Interviewer: How can we improve the quality of life in these patients?

The most important thing would be to treat depression, as it has been established that depression more accurately predicts quality of life than other factors, such as lifestyle or other comorbidities.

However, treatments that reduce depressive symptoms do not necessarily result in improved quality of life. Psychotherapy might be more effective as it directly targets general well-being.

A recent meta-analysis by Hofmann et al concluded that both psycho-pharmacological treatment and cognitive behavioural treatment improved quality of life in depressed patients. Specific interventions should include enhancing socialisation (as isolation is a risk factor), treatment adherence and self-care.

Interviewer: You mentioned before that there are specific measures to combat depression in patients who have suffered a cardiac event?

Fortunately, most hospitals now have cardiac rehabilitation programs, which are a crucial element in the recovery of these patients. They form an essential component of the comprehensive management of cardiac patients, largely to reduce the detrimental emotional, psycho-social, and physical consequences of cardiac events.

Interviewer: How should these patients be treated then?

These patients should be attended by a multidisciplinary team of coordinated professionals that include: a cardiologist, a rehabilitation specialist, nursing staff, a psychologist and a psychiatrist.

Interviewer: How is treatment organised?

Treatment can be divided into different areas, such as cardiac monitoring, physical exercise and mental-health treatment. Even though I will focus on the latter, let me just give some pointers about physical rehab. Exercise training is useful for these patients, not only because of the effects on the heart but also because it has an impact on mood.

It is known that supervised physical exercise reduces the rates of depression in patients recovering from a cardiac event and could even reduce the dose of antidepressant medication.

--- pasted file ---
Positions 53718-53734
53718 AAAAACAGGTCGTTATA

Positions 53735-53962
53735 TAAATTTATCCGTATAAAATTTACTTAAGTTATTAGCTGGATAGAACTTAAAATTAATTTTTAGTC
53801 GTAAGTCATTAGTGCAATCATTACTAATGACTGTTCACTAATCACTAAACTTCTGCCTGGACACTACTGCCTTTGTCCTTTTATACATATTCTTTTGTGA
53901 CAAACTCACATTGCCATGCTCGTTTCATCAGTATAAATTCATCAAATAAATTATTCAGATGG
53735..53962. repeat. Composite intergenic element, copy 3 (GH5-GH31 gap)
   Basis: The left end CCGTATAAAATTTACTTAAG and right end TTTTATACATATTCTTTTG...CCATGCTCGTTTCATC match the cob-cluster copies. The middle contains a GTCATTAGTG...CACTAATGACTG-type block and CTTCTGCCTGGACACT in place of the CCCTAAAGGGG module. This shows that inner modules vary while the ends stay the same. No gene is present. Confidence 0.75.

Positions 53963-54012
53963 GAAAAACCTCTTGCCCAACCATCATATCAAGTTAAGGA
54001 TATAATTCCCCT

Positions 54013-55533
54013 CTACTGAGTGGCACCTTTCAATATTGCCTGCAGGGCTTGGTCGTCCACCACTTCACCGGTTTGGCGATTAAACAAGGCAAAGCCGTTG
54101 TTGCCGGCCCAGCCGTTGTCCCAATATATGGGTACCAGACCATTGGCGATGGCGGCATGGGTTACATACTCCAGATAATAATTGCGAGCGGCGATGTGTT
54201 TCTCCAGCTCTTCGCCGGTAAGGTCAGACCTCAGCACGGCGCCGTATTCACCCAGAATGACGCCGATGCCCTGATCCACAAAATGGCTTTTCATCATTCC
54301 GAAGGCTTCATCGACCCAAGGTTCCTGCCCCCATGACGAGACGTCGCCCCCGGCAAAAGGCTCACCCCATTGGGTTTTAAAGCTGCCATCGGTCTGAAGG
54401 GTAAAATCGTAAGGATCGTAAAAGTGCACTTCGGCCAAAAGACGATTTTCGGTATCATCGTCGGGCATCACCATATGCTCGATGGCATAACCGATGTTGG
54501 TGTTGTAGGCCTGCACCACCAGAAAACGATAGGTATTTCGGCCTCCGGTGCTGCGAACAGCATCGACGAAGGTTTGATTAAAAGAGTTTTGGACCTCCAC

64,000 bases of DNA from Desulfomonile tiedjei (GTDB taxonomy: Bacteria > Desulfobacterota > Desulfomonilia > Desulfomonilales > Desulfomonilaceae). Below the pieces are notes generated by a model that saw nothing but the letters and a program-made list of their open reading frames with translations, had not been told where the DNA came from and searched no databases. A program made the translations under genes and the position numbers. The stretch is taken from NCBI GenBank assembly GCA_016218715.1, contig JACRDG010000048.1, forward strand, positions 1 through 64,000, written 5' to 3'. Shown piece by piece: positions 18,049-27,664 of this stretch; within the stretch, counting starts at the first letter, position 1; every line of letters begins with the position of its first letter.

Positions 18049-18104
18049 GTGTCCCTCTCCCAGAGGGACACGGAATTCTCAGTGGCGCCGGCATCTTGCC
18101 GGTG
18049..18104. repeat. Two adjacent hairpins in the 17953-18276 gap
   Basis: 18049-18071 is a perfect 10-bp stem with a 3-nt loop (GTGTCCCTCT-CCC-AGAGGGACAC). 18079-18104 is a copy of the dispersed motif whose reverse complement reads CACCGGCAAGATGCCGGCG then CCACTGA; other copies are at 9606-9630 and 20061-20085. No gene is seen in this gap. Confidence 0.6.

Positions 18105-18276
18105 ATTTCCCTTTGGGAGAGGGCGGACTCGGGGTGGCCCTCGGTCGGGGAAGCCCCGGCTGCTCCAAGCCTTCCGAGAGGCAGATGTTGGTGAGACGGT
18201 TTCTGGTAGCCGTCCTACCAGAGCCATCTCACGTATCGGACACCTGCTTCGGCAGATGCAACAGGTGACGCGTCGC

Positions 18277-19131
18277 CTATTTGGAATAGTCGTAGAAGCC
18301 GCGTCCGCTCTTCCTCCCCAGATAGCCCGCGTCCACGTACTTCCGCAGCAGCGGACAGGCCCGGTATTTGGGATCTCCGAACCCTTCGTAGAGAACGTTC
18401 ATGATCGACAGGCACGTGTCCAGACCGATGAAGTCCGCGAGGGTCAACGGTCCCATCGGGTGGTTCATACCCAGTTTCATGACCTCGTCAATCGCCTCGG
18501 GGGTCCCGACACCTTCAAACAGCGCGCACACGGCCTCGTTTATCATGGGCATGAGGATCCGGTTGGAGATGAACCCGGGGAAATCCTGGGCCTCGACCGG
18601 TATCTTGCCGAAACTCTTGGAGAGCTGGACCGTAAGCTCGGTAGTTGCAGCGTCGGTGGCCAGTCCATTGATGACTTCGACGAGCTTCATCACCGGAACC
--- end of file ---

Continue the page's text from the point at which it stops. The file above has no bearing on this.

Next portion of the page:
Psychological treatment is necessary for most of these patients for several reasons, the principal one being that it can be difficult to come to terms with a life-threatening experience and patients benefit from the guidance of a trained professional.

Interviewer: How are patients treated psychologically then?

Patients usually receive cognitive behaviour therapy (CBT) which, according to Beck and Dozois, aims to counteract psychological disorders or problems that arise from dysfunctional thoughts, feelings, and behaviours that develop early in life and can become activated in response to stress. Patients are trained to modify negative and distorted thoughts, change maladaptive behaviours, and develop new coping mechanisms and skills. CBT has been proven to be useful for depression after a cardiac event.

Interviewer: What about antidepressant medication? Is it safe?

Antidepressant medication is only used for those cases identified and diagnosed with major depressive disorder; they have proven to be an effective treatment for depression. When considering antidepressants, one has to bear in mind several aspects that include safety, tolerability and efficacy. There is evidence that while some medications have better efficacy, others have shown more tolerability.

Antidepressants are generally considered safe in cardiac populations, but different classes have been associated with different risks.

Almost all selective serotonin receptor reuptake inhibitors (SSRI) are safe as they have little effect on the electrical activity of the heart, except for escitalopram. In the benefit/risk assessment, it is clear that the benefits of treating depression with antidepressants in a patient recovering from a cardiac event is much higher than the risk of any side effects that could undermine their well-being. Overall, SSRIs have good efficacy in treating depression and, for reasons of safety, are the antidepressants of choice. All this said the importance of potential interactions between antidepressants and cardiovascular medications should be considered when treating depression in cardiac patients.

Interviewer: How would you sum up everything we have spoken about?

The key points would be:

• Depression frequently appears after a cardiac event and it has been linked with increased morbidity and mortality.

• Depression is an independent risk factor for cardiovascular-related death and all-cause mortality.

• Depression is often under-diagnosed and under-treated in patients with cardiovascular disease.

• To date, there is no specific test to assess depression in patients with cardiovascular disease.

• Compared with men, women have higher rates of depression and higher mortality rates after myocardial infarction.

• Antidepressants are generally safe, effective and well-tolerated.

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